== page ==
In this description of a walk taken with Dr. Carver, one of his friends-who had intended to cover several miles in a few hours- wrote that they “did not get much farther than a hundred yards. At every little flower he met he had to kneel down. He examined it, caressed it, studied it, talked with it. This love of flowers of Dr. Carver has a lilt about it and a creative, living quality that comes only when love opens up to joy. People who love something to the point where love breaks forth in little fountains of ecstasy, are the ones who possess the secret of par excellence. And that is the degree with which Dr. Carver loves. . .with a love compounded of joy.” 4
THE PLANTS SPEAK FOR THEMSELVES
An extraordinary book, The Secret Life of Plants by Peter Tompkins and Christopher Bird, was published in the early 1970s. Were this text not backed by numerous documented experiments, it would read more like a fanciful fairy tale. One such story chronicles a cactus plant subject. Recorded through equipment much like what the Japanese police use for lie detection tests, the cactus produced song-like sounds with varied rhythms and tones. The sounds, amplified by electronic equipment, were reported at times as “even warm and almost jolly.” This same cactus was also taught to count to twenty and perform simple addition, also registered by its sounds.
Not only do plants sing, but they are fully capable of musical appreciation as well. Sound waves, it seems, produce a beneficial effect upon plant cells, favorably influencing their metabolic processes. One of the more fascinating experiments reported in The Secret Life tested the effects of both classical and rock music on summer squash. The “subjects” were placed in structures much like glass aquariums. Light, temperature, humidity, soil and water were all precisely controlled. One group of squash was exposed to Beethoven, Brahms and other classical masters. These squash not only grew toward the source of the music, but one even entwined itself around the radio! The squash exposed to heavily accented rock music, on the other hand, grew in the opposite direction of the music. They even climbed the glass walls in what looked like attempted escape. This group-all with improperly developed leaves-either remained stunted in its growth or grew abnormally tall.
As an aside, I can’t help being reminded of a testimonial from a woman in Dallas about her plants’ response to an early recording of my songs about the flower essences. The songs blended vocals, instrumentation and nature sounds that were apparently very pleasing to her potted friends. “My plants started blooming when I began playing the music. My African violet hadn’t bloomed since I got it a year and a half ago. It sprouted baby buds-the rose geranium too.” Who knows- perhaps the plants blossomed in celebration of their kingdom being musically honored! The point here is that all living things respond to being acknowledged, respected and treated with kindness.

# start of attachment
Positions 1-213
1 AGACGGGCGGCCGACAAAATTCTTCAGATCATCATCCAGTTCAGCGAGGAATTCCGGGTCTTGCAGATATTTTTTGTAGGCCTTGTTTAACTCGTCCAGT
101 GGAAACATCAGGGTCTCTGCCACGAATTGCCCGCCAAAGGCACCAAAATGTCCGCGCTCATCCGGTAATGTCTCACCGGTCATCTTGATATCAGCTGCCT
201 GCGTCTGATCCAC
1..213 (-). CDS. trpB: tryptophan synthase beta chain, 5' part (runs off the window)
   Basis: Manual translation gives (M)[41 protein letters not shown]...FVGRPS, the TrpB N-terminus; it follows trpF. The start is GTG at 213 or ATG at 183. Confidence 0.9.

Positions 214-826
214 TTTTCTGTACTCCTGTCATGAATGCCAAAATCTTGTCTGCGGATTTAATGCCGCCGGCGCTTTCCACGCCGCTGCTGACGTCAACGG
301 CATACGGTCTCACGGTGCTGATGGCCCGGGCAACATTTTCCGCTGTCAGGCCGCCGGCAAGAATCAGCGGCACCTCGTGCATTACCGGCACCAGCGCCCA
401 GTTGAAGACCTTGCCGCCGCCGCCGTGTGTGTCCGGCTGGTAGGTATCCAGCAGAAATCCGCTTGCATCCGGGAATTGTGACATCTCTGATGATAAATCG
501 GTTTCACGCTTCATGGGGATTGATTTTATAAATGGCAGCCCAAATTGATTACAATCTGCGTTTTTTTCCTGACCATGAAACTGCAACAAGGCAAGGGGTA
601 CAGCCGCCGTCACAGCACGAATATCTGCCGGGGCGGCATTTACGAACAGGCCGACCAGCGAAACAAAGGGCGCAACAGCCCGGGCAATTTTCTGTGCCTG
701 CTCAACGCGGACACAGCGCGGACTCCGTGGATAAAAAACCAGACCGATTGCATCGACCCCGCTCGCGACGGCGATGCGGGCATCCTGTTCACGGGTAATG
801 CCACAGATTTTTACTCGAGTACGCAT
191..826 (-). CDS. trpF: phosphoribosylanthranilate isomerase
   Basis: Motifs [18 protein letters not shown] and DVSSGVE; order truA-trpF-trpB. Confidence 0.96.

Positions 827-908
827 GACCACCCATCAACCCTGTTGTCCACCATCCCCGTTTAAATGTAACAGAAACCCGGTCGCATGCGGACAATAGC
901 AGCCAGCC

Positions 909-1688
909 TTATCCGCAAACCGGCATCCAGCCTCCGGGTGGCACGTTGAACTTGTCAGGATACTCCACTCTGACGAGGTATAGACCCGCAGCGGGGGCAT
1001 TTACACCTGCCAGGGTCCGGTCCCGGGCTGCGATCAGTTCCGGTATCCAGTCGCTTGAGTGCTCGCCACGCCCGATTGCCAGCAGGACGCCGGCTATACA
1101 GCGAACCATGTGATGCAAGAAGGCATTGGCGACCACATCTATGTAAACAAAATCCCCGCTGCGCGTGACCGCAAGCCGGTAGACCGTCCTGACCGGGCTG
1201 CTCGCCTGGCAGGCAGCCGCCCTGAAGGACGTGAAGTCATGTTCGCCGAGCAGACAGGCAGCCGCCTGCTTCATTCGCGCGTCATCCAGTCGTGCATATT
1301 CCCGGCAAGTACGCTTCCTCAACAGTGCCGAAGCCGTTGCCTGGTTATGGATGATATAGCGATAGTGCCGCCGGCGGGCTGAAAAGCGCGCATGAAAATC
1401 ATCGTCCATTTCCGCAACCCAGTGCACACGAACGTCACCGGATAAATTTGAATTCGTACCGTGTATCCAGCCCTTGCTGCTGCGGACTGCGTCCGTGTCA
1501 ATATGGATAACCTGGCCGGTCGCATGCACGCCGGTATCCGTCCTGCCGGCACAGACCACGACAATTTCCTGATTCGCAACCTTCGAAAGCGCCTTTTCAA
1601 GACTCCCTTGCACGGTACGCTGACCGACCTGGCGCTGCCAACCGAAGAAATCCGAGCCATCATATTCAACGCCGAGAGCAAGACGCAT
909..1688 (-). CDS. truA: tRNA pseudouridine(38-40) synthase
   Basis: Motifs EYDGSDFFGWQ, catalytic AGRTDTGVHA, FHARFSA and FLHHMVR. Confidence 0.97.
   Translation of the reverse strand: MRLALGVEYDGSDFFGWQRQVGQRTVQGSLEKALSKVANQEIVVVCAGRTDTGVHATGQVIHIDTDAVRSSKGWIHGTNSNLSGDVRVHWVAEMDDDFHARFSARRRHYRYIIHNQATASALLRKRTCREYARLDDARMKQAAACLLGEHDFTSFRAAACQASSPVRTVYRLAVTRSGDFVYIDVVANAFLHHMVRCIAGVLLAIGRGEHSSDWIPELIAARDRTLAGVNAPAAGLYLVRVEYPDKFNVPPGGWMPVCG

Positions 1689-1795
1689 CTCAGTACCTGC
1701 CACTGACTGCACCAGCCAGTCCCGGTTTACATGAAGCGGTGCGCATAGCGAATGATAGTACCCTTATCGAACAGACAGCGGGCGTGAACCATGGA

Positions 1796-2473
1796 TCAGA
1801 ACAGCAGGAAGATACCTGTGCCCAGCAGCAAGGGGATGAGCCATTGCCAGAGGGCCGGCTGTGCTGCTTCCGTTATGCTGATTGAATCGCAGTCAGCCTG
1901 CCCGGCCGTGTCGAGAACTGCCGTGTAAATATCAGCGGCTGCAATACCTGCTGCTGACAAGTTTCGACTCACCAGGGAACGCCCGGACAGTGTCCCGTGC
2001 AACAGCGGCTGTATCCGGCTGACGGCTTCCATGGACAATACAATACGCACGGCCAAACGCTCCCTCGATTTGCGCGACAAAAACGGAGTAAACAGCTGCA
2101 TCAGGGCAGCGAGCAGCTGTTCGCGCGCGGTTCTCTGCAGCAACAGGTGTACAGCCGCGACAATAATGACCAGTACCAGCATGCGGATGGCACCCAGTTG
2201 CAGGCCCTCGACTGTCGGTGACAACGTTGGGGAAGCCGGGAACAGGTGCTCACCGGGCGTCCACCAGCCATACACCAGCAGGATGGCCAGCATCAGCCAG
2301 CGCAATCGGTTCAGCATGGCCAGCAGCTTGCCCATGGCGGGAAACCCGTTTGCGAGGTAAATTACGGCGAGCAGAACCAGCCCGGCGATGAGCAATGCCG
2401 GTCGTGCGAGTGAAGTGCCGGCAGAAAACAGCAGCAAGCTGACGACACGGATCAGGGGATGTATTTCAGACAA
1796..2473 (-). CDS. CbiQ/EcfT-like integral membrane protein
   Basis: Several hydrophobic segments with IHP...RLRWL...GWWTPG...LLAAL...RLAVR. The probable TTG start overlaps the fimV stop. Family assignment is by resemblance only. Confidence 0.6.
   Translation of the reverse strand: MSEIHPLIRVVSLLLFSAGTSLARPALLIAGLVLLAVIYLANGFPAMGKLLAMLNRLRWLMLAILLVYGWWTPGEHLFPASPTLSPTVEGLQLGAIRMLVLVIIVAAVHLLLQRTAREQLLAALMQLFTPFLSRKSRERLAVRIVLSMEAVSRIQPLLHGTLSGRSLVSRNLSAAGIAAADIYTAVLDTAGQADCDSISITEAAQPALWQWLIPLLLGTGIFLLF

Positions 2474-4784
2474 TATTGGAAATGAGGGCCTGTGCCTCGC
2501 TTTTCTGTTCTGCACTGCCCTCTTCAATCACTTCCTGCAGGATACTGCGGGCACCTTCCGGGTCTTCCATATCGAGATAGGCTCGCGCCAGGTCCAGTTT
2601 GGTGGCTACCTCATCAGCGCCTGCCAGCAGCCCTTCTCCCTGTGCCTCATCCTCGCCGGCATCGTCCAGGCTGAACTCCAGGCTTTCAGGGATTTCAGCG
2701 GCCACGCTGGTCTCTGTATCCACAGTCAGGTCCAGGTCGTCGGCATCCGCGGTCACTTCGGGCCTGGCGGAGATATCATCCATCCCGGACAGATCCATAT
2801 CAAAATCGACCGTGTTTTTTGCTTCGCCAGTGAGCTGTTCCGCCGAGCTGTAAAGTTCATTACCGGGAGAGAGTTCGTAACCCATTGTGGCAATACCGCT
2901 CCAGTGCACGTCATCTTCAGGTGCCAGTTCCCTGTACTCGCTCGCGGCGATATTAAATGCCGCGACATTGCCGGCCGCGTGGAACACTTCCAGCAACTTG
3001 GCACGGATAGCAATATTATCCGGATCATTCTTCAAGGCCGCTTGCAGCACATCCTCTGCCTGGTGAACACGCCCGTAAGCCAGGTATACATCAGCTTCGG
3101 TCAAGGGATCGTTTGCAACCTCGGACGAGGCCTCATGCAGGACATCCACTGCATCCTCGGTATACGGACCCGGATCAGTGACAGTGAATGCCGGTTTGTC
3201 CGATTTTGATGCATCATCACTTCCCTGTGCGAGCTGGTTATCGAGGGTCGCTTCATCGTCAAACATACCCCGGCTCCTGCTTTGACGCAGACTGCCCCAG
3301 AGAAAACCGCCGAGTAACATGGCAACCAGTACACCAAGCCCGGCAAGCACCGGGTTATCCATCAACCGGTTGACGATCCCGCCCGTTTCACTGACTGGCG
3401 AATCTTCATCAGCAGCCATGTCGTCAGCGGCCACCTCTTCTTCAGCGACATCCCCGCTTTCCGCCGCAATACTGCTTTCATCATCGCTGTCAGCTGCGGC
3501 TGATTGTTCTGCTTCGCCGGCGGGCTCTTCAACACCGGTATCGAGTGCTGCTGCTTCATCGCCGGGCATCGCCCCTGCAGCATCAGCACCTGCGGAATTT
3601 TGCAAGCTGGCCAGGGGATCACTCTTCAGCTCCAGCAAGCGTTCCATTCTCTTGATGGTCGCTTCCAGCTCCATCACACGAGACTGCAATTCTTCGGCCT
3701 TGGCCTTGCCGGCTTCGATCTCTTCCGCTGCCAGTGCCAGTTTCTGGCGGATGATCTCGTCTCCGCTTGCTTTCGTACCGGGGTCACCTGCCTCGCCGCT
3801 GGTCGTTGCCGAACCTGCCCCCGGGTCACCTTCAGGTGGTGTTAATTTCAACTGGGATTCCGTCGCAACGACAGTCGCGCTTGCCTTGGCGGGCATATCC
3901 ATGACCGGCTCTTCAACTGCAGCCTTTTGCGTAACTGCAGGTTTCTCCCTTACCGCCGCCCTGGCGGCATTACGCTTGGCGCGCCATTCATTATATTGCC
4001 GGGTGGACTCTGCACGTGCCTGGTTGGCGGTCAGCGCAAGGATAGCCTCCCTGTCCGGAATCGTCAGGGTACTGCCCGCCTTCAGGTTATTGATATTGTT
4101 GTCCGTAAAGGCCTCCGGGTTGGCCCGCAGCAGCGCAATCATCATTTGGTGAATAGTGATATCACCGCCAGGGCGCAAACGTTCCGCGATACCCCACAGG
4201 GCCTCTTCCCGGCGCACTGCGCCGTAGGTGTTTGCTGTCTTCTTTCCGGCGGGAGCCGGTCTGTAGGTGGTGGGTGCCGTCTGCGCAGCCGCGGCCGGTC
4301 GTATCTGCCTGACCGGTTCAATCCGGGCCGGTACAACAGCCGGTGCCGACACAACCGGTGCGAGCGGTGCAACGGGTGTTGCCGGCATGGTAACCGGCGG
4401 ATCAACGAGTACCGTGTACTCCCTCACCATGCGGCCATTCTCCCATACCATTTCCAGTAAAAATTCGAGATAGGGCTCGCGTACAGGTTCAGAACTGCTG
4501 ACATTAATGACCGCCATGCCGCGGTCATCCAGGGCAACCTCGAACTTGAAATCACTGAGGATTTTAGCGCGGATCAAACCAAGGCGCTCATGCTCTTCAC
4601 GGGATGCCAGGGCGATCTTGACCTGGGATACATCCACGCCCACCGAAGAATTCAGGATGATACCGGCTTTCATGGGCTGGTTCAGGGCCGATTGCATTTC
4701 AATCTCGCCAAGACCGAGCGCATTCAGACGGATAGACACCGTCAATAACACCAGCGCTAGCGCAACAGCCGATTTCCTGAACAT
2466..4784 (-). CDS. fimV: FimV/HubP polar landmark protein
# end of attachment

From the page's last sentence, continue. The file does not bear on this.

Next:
THE LANGUAGE OF FLOWER ESSENCES
Throughout recorded history, plants have set the stage for the drama of life. The legendary Sioux Indian medicine man, Black Elk, declared:
“For the Great Spirit is everywhere: He hears whatever is in our minds and hearts, and it is not necessary to speak to him in a loud voice.” Likewise, Ayurveda, a six-thousand-year-old East Indian healing tradition, tells us that:
“The seers, through the yoga (union) of perception, let plants speak to them. And the plants disclosed their secrets-many of which are far more subtle than a chemical analysis could uncover. To become a true herbalist, therefore, means to become a seer. This means to be sensitive to the being of the herbs, to commune in receptive awareness with the plant-light of the universe. It is to learn to listen when the plant speaks, to speak to the plant as to another human being, and to look upon it as one’s teacher.” 5
In keeping with herbalism’s ancient traditions of communing with the plant kingdom, flower essences have evolved as a natural expression of healing-in the simplest ways, through the simplest means. “There are certain things,” said Dr. Carver, “often very little things, like the little peanut, the little piece of clay, the little flower that cause you to look within, and then it is that you see into the soul of things.” 6 Flower essences allow us to see into the soul of things-into ourselves, our world and all living beings.
In the next chapter, we will take a glimpse into the lives of two remarkable men whose ideas cross-pollinated to breed a variation on a theme. Their transcription of Mother Nature’s flowery song became Spirit-in-Nature Essences.